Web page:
WASHINGTON: It is graduation time in the United States, a time of sunny days and hopefully bright futures, but business school students are getting their diplomas under the shadow of the Wall Street meltdown that helped trigger the deep recession in which millions lost their savings, homes and jobs.
With that in mind, hundreds of them are choosing to enter the corporate world under a pledge patterned on the Hippocratic oath to 'do no harm' taken by doctors.
Known as the 'MBA oath', it is fast catching on in business school campuses across the US and around the world.
One in three of the 901 students graduating from the Harvard Business School this week is already committed to the seven-point oath to uphold integrity and high professional standards in their managerial careers.
Their peers in many other universities like the Wharton School of the University of Pennsylvania, the Kellogg School of Management of Northwestern University and McCombs School of Business at the University of Texas are doing the same.
The oath was created by a group of Harvard students last year as they watched the financial crisis unfold.
They felt an ethical code would answer the many questions raised by the crisis.
Why, they wondered, were so many MBAs involved in the decisions leading up to the crisis? And are MBAs so concerned with increasing their personal wealth that they ignore ethics and their responsibilities to society?
'We want our degree to mean something more than it currently does,' said Mr Peter Escher, 30, who graduated from Harvard last year and was part of the team that formulated the oath which was taken by half the Class of 2009.
'The oath is a useful tool for the MBAs to identify their own values and to identify with like-minded people,' he said. 'It is a way of flexing our ethical muscles.'
Mr Escher works at an insurance company and is a founding member of a non-profit organisation which runs a website where MBA students can sign the oath online.
So far, more than 3,100 MBAs from more than 300 schools around the world are signatories, and more are expected to join during the year.
At the Singapore Management University, 25 students who graduated last December signed the oath.
Other overseas universities where the students signed it include the Said Business School at Oxford University, the Telfer School of Management at the University of Ottawa and the Graduate School of Business at the University of Cape Town.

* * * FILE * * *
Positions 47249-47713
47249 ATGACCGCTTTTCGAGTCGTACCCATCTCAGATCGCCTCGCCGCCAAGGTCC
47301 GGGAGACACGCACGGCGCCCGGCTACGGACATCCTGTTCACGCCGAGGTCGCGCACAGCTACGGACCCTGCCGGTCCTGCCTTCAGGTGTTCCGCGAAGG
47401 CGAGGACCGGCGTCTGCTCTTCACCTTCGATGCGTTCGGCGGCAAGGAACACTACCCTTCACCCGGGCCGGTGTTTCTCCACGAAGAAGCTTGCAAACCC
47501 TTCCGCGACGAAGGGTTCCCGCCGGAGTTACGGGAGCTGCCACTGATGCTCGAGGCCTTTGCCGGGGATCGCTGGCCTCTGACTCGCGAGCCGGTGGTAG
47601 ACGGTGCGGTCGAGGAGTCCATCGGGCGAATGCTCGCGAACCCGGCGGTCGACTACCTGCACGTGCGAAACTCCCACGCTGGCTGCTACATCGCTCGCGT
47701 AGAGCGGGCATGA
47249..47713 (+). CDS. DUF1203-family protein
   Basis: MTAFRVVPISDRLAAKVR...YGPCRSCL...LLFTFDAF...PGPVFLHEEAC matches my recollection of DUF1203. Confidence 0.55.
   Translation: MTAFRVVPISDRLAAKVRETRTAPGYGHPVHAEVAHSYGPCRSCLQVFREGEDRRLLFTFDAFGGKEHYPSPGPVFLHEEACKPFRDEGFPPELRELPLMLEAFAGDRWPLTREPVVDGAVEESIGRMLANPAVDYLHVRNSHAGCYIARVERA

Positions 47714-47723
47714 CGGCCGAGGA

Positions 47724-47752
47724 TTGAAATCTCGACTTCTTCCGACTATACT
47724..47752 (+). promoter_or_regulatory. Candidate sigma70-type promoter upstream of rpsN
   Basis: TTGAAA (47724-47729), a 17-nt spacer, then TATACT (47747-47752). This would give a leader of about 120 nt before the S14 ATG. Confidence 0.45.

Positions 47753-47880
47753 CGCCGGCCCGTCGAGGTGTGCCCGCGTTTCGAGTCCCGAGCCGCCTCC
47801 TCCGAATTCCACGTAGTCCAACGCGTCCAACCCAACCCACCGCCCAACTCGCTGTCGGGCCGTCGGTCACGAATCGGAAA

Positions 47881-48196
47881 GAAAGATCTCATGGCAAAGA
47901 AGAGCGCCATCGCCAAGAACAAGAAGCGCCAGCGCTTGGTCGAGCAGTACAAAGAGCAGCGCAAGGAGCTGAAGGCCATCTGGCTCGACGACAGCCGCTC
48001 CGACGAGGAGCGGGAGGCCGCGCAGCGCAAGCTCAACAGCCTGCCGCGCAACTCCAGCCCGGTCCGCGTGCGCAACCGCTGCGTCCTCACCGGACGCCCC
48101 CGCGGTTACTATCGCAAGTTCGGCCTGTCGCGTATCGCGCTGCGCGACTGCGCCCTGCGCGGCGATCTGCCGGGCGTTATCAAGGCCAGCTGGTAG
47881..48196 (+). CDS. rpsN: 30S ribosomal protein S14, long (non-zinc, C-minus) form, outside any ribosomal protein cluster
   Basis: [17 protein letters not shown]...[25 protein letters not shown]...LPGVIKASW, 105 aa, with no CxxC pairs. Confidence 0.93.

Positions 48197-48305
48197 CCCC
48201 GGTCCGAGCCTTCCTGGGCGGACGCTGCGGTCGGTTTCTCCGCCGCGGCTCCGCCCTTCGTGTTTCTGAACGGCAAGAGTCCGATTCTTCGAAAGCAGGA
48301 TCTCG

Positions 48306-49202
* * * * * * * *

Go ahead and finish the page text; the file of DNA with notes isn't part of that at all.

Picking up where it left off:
The idea of an oath for MBAs has been in the air for many years. Students at a few business schools, like the Thunderbird School of Global Management in Arizona, have been pledging themselves to a 'professional oath of honour' since 2005.
But the financial crisis put a spotlight on the need for wide acceptance of such an oath, says Ms Dara Kosberg at Net Impact. The non-profit organisation is popularising the concept, along with other institutions that promote values-based leadership like the Aspen Institute and the World Economic Forum.
The most common reason that some students decline to sign it is that they find it superficial, she says.
So in an effort to keep it personal, the oath-takers are being asked to offer their reflections on the oath with the idea of e-mailing it back to them every year as a reminder of why they signed the oath.
Against the backdrop of the major corporate scandals in the last two years - the US$65 billion (S$91 billion) Ponzi scheme run by Bernie Madoff, the Raj Rajaratnam insider trading case, the Goldman Sachs conflict of interest case - the dilemmas faced by the new MBAs may seem trifling. But they are hardly inconsequential.
The seemingly small, unethical choices made by managers, like adding a few dollars to an expense reimbursement, can have deep implications.
As a white-collar criminal said when he was hosted at Harvard last year to tell students about how he ended up in jail for fraud: 'Through small acts, I built up a capability for making and rationalising unethical decisions.'
The oath is meant to safeguard against a descent down the slippery slope.